KANSAS CITY, Mo. — Memorial Day is also a reminder, for some families, that some wounds of war continue long after a return from duty.
Eight years ago this weekend, an Iraq War veteran was killed by Kansas City police during a stand-off, a situation that was triggered by PTSD, family said.
26-year-old Sergeant Issac Sims continued looking for IEDs even after he got back from overseas. He would be at the park, or on a walk and he could not drop the feelings that IEDs needed to be found. It was PTSD – intensifying in 2014.
“You know, I come here a couple times a year just because it’s where Issac is,” Issac’s mother Patricia Sims said, walking through Leavenworth National Cemetery.
She says she does not remember her son only as the 26-year-old struggling with his return to Kansas City from Iraq. Instead she remembers his whole life and talking to him regularly.
“He always tells me not to make it all about him. Share the love,” she said, posting flags around his memorial.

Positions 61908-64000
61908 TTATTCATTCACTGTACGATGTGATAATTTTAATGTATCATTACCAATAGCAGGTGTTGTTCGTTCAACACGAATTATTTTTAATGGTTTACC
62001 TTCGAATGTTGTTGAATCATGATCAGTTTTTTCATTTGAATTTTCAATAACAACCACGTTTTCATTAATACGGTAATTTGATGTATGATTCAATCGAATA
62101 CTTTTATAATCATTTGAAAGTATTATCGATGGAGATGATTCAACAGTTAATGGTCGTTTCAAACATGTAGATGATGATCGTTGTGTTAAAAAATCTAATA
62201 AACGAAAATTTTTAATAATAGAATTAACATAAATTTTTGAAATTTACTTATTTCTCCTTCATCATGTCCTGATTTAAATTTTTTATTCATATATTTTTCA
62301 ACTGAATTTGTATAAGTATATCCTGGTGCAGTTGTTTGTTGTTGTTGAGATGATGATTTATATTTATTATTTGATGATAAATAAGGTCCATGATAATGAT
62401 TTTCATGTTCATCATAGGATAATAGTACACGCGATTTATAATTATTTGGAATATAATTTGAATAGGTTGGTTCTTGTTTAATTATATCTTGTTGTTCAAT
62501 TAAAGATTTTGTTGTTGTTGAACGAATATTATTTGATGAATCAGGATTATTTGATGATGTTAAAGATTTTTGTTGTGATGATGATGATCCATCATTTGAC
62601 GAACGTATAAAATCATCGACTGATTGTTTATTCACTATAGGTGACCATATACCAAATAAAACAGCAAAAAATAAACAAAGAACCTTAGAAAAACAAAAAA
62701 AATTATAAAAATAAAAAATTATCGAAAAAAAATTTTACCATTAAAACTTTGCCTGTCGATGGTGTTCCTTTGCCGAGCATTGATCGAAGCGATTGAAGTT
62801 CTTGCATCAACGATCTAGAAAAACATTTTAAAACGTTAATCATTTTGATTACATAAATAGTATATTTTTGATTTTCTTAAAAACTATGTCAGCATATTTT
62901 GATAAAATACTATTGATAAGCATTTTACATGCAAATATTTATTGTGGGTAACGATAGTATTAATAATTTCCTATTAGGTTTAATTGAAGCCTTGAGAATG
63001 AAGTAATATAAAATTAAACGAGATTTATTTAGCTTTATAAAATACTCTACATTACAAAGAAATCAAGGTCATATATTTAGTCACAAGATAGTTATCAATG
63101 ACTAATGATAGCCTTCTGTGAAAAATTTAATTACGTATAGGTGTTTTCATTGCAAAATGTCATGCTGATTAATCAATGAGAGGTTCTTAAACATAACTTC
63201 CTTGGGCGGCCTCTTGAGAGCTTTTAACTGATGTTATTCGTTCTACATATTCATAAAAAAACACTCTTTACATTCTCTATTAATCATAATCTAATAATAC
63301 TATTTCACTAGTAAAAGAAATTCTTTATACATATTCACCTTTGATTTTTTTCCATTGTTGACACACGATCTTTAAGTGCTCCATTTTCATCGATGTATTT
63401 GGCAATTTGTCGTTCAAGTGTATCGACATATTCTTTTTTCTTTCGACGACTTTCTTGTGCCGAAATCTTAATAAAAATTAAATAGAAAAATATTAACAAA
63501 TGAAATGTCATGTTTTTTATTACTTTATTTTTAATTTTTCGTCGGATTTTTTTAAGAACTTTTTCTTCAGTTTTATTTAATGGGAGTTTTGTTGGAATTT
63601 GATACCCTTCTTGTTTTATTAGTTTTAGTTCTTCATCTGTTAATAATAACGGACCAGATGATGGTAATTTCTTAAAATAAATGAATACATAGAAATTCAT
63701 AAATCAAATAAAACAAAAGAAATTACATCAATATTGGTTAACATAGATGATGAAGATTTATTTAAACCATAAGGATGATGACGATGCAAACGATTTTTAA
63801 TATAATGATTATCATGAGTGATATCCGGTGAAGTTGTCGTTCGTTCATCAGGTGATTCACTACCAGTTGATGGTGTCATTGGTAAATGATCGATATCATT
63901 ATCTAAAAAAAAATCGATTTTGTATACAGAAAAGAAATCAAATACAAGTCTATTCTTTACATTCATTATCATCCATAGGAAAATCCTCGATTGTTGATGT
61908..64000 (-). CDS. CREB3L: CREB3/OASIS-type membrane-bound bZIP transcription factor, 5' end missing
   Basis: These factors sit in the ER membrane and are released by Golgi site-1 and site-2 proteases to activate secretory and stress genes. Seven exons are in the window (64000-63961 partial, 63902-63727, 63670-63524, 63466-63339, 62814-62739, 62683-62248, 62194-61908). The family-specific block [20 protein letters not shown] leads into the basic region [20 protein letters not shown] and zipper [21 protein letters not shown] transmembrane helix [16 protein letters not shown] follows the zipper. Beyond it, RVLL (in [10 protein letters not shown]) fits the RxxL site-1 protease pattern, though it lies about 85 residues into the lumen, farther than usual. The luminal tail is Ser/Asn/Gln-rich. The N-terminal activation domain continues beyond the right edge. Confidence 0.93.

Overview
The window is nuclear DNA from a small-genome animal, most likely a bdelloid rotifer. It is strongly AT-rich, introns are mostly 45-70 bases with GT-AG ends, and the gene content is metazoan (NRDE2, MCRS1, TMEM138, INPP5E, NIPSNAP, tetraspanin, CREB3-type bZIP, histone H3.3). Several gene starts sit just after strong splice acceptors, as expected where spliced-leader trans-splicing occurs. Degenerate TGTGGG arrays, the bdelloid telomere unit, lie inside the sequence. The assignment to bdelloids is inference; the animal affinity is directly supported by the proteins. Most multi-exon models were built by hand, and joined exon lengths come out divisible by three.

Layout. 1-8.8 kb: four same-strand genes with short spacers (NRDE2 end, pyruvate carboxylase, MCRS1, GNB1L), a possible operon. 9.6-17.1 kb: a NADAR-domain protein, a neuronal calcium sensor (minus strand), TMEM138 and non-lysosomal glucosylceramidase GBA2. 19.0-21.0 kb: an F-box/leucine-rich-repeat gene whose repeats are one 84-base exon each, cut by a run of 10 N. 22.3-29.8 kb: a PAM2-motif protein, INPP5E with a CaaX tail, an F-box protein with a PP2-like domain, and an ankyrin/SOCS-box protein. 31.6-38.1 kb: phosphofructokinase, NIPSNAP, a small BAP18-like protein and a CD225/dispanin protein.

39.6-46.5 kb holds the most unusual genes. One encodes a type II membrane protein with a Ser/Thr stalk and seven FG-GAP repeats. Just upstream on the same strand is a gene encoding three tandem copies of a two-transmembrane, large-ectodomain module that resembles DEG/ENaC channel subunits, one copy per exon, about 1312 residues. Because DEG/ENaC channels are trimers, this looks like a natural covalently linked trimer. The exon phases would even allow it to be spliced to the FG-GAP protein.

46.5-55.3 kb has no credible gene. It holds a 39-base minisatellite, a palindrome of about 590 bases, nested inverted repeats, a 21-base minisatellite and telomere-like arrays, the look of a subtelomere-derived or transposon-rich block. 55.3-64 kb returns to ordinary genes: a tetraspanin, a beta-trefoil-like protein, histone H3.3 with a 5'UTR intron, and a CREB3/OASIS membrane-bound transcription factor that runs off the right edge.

“And he’s always in my head, you know? Everyday he’s in my head. I wake up to him, and heaven’s not that far away. It’s just a stairway up,” Patricia said.
Issac Sims died during a stand-off after police responded to a call from his father, who’s since passed away, according to Patricia, of a broken heart.
The family knew Issac was having a hard time, feeling at times, that he thought he was still in Iraq, but he could not get timely treatment at the VA Hospital after repeated attempts.
Patricia says they have heard how things have changed since then.
“And a lot of them have told me that because of the program changing after Issacs’s death, that they have a 30 bed program at the VA. Well now they have a system that will allow someone to be hospitalized on any floor with any bed available until the 30-bed program has an opening,” Patricia said.
Now her goal is to advocate for more re-entry programs by sharing her story. It’s growth, she says, even though she now has her own trauma.
“I can smile now, where before it was all tears. I was just so overwhelmed with grief but grieving is a journey. And there’s nothing you can do. You can hold your breath until you turn blue. You still have to breathe,” Patricia said.
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